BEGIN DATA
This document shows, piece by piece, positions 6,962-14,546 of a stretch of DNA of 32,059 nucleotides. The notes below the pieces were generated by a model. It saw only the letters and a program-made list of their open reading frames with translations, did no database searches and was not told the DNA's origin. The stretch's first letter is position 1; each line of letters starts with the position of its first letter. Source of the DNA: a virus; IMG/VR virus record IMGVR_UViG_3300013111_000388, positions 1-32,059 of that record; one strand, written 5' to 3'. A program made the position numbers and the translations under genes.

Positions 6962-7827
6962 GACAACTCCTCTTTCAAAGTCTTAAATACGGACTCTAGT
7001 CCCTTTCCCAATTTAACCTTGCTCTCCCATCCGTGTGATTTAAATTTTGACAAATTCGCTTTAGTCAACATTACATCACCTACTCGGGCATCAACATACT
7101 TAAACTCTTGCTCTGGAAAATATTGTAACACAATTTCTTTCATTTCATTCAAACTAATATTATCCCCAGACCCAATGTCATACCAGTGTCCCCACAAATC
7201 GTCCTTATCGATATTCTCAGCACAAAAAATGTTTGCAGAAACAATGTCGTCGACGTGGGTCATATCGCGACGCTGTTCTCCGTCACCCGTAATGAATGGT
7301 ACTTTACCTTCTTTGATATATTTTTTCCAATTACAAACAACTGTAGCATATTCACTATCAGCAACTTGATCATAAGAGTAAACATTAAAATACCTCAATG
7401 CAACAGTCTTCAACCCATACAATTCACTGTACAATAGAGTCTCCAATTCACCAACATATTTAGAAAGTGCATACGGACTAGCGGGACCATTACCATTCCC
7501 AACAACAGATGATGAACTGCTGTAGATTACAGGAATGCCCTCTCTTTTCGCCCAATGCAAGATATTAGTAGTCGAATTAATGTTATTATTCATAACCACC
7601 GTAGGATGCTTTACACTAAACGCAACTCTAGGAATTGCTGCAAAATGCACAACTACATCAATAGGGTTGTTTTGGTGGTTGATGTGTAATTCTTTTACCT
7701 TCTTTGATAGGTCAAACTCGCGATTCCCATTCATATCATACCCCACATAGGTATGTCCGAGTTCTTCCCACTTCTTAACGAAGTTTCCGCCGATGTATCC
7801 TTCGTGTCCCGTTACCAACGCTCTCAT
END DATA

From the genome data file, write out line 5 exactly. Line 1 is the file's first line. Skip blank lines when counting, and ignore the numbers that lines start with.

7101 TAAACTCTTGCTCTGGAAAATATTGTAACACAATTTCTTTCATTTCATTCAAACTAATATTATCCCCAGACCCAATGTCATACCAGTGTCCCCACAAATC